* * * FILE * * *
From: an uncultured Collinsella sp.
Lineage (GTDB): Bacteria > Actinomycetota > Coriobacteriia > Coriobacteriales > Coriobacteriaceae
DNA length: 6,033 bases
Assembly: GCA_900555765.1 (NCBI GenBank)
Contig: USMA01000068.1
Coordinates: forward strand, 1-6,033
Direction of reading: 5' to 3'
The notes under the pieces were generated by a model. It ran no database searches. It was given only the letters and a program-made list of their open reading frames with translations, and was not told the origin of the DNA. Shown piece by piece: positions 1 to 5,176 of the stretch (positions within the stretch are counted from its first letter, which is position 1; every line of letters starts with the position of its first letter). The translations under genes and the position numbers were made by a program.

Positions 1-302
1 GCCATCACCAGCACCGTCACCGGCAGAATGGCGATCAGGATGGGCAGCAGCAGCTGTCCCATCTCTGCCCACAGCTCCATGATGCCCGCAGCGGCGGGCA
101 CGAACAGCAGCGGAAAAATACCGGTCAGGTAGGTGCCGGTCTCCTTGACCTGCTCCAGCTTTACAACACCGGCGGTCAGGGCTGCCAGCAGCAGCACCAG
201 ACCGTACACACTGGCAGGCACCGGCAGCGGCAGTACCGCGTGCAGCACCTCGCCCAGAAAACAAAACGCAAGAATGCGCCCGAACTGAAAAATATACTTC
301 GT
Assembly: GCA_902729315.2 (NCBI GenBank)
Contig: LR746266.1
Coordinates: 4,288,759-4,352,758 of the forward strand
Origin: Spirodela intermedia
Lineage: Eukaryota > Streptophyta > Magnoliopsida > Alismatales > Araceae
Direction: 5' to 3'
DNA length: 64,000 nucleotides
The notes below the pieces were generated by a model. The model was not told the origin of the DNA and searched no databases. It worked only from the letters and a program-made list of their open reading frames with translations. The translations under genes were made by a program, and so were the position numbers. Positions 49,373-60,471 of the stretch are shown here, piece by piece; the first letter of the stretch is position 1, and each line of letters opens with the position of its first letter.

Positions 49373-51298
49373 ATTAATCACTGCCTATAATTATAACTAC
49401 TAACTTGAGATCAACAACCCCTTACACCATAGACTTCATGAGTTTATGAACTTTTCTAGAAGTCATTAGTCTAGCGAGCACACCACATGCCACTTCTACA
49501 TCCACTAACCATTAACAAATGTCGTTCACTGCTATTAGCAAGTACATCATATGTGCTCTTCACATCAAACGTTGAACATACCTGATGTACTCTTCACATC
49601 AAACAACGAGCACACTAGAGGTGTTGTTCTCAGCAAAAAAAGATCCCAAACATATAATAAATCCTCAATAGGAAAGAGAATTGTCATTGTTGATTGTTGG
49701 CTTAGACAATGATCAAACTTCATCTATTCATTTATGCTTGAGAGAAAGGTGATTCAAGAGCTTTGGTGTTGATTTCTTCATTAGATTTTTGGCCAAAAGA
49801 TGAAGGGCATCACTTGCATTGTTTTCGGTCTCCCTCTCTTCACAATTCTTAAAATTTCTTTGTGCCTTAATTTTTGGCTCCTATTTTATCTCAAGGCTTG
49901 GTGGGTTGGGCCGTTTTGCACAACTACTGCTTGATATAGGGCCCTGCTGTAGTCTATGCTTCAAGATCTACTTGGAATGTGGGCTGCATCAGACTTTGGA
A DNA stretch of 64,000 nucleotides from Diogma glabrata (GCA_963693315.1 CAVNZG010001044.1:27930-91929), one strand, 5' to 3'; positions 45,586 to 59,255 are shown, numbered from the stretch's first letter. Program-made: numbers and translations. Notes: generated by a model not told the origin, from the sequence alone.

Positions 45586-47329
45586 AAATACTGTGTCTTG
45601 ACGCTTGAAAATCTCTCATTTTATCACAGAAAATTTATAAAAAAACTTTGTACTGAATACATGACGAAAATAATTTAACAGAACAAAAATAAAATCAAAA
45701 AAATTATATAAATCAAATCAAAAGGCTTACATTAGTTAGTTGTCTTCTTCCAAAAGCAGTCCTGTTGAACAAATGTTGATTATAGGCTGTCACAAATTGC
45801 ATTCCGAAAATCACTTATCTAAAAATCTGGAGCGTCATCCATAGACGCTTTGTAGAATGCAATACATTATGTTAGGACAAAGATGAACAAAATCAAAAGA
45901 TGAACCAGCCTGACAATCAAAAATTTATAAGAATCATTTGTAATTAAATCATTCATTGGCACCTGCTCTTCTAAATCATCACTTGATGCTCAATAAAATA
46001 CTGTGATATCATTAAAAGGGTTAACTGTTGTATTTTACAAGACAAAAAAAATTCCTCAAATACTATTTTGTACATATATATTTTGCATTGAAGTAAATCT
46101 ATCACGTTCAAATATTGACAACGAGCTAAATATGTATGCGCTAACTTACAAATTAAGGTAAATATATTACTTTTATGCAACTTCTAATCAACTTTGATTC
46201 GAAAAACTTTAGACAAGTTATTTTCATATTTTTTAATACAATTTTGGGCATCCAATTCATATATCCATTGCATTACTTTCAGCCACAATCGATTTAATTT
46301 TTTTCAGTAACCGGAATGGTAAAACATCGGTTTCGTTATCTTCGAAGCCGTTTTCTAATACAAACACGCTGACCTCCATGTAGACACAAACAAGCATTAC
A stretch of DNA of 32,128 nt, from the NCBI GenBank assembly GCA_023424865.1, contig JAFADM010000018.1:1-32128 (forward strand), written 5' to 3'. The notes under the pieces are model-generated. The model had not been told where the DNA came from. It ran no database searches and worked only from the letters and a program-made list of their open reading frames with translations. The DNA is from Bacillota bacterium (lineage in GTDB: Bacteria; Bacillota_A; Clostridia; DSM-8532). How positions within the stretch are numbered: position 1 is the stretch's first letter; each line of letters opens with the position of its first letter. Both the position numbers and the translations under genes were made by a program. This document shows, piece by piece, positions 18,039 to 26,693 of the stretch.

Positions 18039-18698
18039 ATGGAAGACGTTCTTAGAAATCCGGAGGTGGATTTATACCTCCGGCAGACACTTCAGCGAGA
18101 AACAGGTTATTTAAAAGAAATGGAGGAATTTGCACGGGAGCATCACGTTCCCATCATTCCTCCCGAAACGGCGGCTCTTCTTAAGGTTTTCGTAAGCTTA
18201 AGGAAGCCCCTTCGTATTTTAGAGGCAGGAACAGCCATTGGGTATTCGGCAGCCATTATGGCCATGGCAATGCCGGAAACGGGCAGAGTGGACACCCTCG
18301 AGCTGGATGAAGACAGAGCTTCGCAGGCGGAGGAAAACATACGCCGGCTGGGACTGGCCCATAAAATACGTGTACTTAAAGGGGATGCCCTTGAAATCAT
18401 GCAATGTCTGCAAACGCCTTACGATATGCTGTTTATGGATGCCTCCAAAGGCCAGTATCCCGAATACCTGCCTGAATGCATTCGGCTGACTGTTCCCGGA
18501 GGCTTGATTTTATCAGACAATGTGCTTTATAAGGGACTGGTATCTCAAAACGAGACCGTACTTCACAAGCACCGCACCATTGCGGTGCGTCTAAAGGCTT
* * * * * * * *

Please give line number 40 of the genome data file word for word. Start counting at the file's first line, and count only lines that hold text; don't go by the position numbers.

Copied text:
46301 TTTTCAGTAACCGGAATGGTAAAACATCGGTTTCGTTATCTTCGAAGCCGTTTTCTAATACAAACACGCTGACCTCCATGTAGACACAAACAAGCATTAC